All aboard Kenneth Branagh’s Murder on the Orient Express - a train journey to die for. He’s injected Agatha Christie’s murder mystery with a star-studded cast, featuring the likes of Judi Dench and Johnny Depp. To detail each character and their role would be both procedural and flat, which is perhaps fitting considering the way this film goes about its narrative.
It begins superbly, at least, opening with Egypt, eggs and an efficiently-solved case of thievery. Poirot and his outrageous moustache get the job done, establishing both his quick-thinking and overbearing fixation on balance that is returned to throughout the film. It’s fun, splendidly realised and deliciously nostalgic; a shame then, considering the rest of the film doesn’t follow suit.
Poirot boards the titular train, and we are met with a fascinating group of strangers, each (knowingly) fitting an archetype that could be expected in a murder mystery - the butler, the count, the missionary. And indeed these introductory scenes chug along nicely, until the murder itself.
The reveal of this murder - a bird’s-eye view that floats between rooms from above, surveilling each individual as specimens - is a strange choice, reminding the audience of the film’s staginess while at once removing the audience from the danger. It’s at odds with Branagh’s interest in breaching those confines. Hulking images of the mountainous landscape and various set pieces that take place outside the train all attempt to dramatise the novel into a justifiable cinematic expedition. However, this poses another problem: by expanding the setting, we lose the pressure-cooker the train transforms into. The potential for the claustrophobia that would arise from a collection of passengers (one of whom is a murderer) trapped in a train mired by snow simply isn’t capitalised on. As such, Murder on the Orient Express is stuck in the middle, not cinematic nor cramped enough to make the whole endeavour worthwhile.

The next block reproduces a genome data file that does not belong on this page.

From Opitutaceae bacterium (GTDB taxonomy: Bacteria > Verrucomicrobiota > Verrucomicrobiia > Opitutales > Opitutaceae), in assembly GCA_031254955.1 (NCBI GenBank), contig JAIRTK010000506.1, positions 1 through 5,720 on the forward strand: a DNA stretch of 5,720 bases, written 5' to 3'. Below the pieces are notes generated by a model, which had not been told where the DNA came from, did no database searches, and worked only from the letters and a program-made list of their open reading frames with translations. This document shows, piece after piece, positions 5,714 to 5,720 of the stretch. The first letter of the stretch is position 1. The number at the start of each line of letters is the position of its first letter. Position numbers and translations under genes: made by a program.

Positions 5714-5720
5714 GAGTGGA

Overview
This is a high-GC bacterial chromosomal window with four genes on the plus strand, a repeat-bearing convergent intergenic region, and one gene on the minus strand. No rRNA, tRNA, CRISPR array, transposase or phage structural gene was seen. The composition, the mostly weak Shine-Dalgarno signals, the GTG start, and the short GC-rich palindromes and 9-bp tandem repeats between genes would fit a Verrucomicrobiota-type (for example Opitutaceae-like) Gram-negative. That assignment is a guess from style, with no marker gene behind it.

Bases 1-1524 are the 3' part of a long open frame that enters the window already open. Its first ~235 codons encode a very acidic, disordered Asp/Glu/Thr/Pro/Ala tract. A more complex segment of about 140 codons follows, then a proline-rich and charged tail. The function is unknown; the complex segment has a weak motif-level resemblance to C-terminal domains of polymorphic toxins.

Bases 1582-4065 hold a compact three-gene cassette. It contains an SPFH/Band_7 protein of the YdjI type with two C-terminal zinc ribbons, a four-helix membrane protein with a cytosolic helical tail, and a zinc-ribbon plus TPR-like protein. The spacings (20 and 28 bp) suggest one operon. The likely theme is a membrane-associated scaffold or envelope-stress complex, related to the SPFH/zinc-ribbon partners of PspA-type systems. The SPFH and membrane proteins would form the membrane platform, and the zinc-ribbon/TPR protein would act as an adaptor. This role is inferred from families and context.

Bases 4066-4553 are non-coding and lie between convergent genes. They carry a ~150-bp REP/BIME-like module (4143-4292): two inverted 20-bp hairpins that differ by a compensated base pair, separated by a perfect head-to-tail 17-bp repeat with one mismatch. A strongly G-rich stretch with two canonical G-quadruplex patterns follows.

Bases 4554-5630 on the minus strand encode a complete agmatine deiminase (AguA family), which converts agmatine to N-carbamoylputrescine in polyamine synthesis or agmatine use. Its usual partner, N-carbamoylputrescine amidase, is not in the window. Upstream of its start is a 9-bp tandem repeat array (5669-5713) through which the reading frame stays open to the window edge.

Instead, what follows is a series of interviews Poirot conducts with each passenger - it’s hardly stimulating stuff. The film becomes so enamoured with breaking each character motivation down and concealing its well-known reveal that it forgets to focus on everything else. The problem is that the murder mystery genre is at a state whereby every film of its ilk is defined by its twist. In 1934, Christie’s novel was created as a subversion of the genre - likewise in Lumet’s 1974 adaptation. Here, it’s not a subversion but a faithful rendering of many of its genres tropes. The ending shouldn’t be the point of the film - yet in Branagh’s adaptation, it’s the only point that holds his interest.
The elements that do work well are those that have been plucked from the pages of Christie: the mullings on morality, the deconstruction of its own genre via its characterised archetypes. Unfortunately, these are relegated to latent qualities, forsaken for tidy visuals and pained attention to narrative detail. Yet perhaps Murder on the Orient Express’ greatest sin is its inability to justify its existence. It has an eye-popping cast and rich source material to mine from, but both go wasted. There are no current-affair observations, no true deviations, nor is there a reason to care. What Branagh has created is a film that is already outdated, stranded between a popcorn flick and an intelligent thriller with musings on sin and morals (half-assed biblical imagery of the Last Supper included). Sadly, Murder on the Orient Express doesn’t so much as lose steam as derail. Perhaps it should have stayed buried under the snow.